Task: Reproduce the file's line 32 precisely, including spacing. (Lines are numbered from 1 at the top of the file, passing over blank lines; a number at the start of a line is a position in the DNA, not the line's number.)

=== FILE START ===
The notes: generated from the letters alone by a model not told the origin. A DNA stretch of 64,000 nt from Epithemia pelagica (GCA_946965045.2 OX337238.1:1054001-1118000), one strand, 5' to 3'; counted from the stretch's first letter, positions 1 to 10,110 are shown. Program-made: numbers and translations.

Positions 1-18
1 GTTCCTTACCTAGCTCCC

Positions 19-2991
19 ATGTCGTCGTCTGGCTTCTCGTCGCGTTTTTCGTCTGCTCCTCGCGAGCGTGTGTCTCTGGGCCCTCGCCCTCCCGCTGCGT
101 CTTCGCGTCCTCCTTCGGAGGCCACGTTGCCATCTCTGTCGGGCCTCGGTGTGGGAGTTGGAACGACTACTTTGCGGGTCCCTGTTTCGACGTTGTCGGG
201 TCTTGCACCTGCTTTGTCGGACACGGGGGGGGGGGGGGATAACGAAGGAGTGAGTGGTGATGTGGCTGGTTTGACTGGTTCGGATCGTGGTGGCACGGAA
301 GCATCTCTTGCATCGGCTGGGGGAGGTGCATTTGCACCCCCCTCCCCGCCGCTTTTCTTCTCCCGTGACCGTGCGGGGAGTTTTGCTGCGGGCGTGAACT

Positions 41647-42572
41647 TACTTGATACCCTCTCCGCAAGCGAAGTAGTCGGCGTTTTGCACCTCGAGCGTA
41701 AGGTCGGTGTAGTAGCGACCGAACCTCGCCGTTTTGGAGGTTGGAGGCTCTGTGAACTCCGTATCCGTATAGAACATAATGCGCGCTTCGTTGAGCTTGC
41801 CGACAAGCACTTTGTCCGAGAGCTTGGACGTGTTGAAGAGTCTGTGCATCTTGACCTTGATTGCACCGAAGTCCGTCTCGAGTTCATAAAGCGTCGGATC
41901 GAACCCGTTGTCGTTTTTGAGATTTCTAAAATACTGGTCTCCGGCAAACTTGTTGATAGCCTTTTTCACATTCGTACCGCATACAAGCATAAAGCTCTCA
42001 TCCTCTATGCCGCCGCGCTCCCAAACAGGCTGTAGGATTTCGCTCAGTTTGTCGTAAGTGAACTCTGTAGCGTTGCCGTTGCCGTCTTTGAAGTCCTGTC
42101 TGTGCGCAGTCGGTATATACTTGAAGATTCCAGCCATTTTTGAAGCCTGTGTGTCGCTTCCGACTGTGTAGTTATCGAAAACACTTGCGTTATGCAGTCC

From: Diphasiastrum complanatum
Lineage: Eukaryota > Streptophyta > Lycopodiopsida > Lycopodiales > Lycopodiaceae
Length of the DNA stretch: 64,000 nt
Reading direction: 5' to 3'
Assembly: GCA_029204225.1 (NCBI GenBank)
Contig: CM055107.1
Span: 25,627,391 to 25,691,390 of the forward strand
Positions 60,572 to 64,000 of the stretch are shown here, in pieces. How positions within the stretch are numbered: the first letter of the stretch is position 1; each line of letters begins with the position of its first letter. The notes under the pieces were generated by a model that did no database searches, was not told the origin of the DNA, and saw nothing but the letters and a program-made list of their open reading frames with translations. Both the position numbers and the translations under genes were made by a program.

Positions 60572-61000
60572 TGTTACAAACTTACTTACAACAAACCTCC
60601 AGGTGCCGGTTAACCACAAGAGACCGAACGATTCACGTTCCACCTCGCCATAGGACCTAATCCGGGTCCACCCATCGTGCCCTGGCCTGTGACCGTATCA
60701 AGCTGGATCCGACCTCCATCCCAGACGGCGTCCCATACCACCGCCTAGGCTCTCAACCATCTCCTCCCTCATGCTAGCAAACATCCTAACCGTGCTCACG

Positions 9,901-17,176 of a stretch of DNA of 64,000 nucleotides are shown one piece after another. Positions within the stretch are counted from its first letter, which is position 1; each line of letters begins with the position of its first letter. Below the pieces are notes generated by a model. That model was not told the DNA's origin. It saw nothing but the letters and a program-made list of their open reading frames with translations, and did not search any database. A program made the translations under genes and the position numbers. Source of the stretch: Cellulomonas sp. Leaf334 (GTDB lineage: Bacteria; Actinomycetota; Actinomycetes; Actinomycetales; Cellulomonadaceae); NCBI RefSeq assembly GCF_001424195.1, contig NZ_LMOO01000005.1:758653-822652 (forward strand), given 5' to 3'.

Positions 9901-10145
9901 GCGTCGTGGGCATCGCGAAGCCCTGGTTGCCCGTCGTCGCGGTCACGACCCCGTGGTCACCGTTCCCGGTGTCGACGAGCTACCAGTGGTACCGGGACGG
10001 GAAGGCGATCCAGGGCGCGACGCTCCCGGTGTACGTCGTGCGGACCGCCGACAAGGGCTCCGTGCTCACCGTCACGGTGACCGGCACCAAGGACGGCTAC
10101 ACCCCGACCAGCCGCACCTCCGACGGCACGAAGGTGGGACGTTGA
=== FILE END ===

10101 ACCCCGACCAGCCGCACCTCCGACGGCACGAAGGTGGGACGTTGA